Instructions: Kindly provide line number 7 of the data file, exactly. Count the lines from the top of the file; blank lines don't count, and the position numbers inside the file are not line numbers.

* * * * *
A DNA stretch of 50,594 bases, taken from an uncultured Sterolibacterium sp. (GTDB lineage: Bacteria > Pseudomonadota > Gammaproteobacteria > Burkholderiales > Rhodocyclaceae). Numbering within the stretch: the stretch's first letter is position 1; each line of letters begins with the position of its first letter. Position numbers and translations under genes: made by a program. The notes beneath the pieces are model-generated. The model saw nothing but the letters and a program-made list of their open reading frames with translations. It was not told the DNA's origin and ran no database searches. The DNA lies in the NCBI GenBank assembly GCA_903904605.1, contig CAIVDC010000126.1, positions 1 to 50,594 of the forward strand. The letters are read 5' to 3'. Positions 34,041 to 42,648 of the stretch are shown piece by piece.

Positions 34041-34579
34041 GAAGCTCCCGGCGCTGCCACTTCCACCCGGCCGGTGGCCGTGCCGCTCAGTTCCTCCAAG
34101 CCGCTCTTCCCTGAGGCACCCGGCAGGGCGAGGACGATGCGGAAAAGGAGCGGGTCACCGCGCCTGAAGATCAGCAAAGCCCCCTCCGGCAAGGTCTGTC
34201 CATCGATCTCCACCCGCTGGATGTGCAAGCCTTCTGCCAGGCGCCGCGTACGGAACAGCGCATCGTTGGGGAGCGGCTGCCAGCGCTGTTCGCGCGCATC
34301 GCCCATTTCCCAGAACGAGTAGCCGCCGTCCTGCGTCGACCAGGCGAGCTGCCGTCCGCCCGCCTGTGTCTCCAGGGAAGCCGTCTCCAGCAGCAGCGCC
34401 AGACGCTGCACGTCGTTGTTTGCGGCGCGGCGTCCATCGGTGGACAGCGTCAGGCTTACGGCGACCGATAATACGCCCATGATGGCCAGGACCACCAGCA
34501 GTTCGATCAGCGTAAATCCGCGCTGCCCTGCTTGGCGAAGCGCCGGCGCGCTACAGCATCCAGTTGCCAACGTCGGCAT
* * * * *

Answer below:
34401 AGACGCTGCACGTCGTTGTTTGCGGCGCGGCGTCCATCGGTGGACAGCGTCAGGCTTACGGCGACCGATAATACGCCCATGATGGCCAGGACCACCAGCA